Written by Troy Telford
I have a running tradition that when I move to a new job, I get a new keyboard. Sadly, that day has passed. It was clear it was time for me to move on, so I found a new place to work that suits me really well. In keeping with my tradition, I decided to get a new keyboard for my office computer. This time, I wanted something different. The all-blank keyboards have been done quite a bit, but I did want to have a mechanical keyboard – the mechanical switches feel a lot better, and they last longer too. So, what to do, what to do… then the thought popped into my head about making a keyboard in Quenya – Tolkien’s “High Elfish” language of Valinor. A perverse part of me looks forward to the “WTF is this!?!” look I’ll get when somebody tries to use it for the first time.
I spent a while doing research, and decided against the de-facto keyboard layout (from Dan Smith) already in use for Tolkien fans, and instead went with a layout that makes use of modern typographical technology. I ended up choosing a layout promoted by the Free Tengwar project, which also uses the UTF private space, instead of violating Unicode and reusing the ASCII character set. The Free Tengwar project also provides a number of fonts that use SIL’s Graphite font rendering technology. This allows me to let the computer decide where to put various accent marks used in Quenya, such as for every vowel.
The Dan Smith’s layout makes a certain logical sense, and is relatively good; but it’s also an artifact of its age. Smart Fonts (such as the Graphite fonts I used) didn’t really exist, so his layout and fonts operated within the limitations of the technology of the time. For instance, accent marks for vowels (called Tehtar in Quenya) have not one key, but four for each accent type. The user has to manually select the correct one so it’s aligned properly from left to right — like an animal.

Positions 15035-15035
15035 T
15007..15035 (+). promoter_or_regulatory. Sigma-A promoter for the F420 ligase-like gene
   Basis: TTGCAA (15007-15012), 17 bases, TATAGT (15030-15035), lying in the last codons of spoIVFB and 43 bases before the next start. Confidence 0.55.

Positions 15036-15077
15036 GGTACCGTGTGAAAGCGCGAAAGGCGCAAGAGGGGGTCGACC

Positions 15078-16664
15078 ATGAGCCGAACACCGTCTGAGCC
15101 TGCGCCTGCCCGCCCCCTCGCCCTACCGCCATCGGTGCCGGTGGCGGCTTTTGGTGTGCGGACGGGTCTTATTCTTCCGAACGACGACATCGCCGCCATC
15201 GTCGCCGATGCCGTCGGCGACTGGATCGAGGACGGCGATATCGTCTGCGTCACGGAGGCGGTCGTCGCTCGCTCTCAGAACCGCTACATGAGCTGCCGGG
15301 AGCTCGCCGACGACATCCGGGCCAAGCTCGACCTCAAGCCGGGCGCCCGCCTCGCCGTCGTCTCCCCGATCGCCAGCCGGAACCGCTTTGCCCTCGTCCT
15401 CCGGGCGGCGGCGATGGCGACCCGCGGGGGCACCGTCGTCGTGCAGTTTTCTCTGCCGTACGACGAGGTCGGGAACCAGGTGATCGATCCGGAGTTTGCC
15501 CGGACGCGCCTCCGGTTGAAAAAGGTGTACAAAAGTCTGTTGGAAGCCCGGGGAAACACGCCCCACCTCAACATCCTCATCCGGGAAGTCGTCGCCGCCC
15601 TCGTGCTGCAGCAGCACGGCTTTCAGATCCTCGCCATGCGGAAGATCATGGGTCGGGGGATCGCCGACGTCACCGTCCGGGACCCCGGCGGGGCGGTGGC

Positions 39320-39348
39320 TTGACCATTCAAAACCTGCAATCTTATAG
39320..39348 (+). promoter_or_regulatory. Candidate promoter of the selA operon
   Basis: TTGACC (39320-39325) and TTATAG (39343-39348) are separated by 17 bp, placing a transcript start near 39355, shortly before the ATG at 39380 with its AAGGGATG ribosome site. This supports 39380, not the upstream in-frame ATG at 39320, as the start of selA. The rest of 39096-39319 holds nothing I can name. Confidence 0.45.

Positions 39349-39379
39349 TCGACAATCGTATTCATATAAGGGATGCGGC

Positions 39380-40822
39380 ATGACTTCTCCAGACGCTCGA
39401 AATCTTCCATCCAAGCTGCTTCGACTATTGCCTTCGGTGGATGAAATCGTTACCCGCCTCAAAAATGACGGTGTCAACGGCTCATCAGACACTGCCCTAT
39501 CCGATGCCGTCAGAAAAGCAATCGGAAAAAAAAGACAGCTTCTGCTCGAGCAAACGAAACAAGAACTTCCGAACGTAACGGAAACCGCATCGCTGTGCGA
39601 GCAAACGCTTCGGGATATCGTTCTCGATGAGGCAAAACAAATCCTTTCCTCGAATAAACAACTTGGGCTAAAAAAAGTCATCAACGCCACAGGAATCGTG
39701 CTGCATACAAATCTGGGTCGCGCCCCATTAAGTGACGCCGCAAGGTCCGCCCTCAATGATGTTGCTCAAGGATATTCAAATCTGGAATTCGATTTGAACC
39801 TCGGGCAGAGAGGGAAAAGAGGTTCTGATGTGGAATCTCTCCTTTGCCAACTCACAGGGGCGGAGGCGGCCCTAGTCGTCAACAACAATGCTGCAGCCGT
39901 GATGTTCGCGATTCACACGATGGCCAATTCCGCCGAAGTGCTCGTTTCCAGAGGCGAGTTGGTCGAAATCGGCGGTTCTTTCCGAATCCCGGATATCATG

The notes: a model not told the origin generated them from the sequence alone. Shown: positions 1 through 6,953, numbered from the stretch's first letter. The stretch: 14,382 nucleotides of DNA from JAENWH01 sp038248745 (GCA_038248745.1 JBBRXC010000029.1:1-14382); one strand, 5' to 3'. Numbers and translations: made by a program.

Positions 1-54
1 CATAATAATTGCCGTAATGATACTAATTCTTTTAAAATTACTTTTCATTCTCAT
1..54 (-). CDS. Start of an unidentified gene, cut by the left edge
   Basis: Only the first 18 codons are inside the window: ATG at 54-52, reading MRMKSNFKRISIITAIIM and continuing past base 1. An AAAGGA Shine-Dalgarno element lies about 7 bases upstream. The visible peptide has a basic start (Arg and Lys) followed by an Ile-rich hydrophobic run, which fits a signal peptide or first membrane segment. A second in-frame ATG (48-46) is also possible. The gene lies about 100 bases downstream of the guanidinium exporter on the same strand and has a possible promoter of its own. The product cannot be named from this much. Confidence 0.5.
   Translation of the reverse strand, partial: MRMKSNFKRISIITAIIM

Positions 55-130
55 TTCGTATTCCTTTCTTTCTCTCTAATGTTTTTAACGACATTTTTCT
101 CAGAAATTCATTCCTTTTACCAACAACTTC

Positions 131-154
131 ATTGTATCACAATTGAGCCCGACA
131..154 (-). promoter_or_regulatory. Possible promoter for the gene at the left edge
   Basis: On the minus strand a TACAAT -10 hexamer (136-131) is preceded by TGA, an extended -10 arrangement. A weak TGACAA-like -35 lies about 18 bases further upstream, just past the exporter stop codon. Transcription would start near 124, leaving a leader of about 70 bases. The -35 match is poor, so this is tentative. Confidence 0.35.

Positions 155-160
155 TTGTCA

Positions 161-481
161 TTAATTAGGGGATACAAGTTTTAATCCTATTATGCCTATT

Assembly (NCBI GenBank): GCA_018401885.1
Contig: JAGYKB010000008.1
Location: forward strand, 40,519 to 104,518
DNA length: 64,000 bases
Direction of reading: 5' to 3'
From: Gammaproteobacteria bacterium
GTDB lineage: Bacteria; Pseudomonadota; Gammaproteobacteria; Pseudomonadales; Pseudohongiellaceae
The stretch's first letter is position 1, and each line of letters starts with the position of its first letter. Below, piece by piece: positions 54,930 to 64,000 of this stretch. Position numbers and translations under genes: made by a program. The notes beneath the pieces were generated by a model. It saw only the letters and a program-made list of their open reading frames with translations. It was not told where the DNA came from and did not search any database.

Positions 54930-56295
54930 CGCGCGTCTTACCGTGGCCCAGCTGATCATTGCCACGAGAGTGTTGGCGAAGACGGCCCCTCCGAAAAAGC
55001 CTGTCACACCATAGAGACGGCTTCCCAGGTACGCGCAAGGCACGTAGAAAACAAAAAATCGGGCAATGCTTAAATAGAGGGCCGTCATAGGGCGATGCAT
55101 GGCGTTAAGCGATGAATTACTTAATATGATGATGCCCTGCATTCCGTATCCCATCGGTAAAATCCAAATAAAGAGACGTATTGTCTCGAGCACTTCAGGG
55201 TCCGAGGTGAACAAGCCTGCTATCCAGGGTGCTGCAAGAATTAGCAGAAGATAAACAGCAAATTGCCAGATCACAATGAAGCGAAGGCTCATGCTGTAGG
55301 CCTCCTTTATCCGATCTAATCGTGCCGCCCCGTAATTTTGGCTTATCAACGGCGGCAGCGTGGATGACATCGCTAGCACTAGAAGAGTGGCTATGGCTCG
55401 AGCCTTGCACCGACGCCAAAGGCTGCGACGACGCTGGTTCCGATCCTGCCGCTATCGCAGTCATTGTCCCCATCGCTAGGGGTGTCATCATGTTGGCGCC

I also appreciate the Free Tengwar project’s decision to keep the familiar QWERTY layout, with most keys having the similar sound in Quenya. There are some things that don’t map cleanly, so you have to be aware of them, otherwise you’ll write the what the sounds are like as if it’s an English keyboard, and end up with gibberish.
After I decided on the keyboard layout, I needed to find how to make it. Fortunately, Jeff Attwood (ofDiscourse and StackOverflow fame) had a blog post about a new keyboard he designed with WASD keyboards, the CODE Keyboard. WASD also sells a “sampler” kit with one of each keycap color, one of each Cherry MX switch type, and a few of each O-Ring type. This allowed me to decide exactlywhich switches and keycaps I wanted. It was like getting color swatches at the hardware store – I knewexactly what I was getting, as I was able to try everything first. As a bonus, I can use the “leftover” switches for electronics now. It’s pure win.
WASD not only makes the CODE keyboard, but they also allow people to design custom keycaps for their keyboards. WASD even provides layout templates for CorelDraw, Adobe Illustrator, and Inkccape.
So, I downloaded the template, made sure I had a version of Inkscape that supported Graphite smart fonts (generally only available on Linux), and got cracking.
Meanwhile, I also realized there were a number of keys that needed some work: ⎋, ↹, ⇪, ⇧, ⌘, ⌥, Menu, ⎈, ↵ and so forth. I did a first stab at translating them to Quenya myself, and came pretty close. I then looked around for someone who was active and knowledgeable. I found it in Quenya101, and I obtained a better translation for a few items, as well as the benefit of spelling/grammar fixes.
I then waited for WASD keyboards to have a keyboard with the Cherry MX clear switches that I wanted… it took about two weeks for the keyboard to get in stock, and then I placed my order.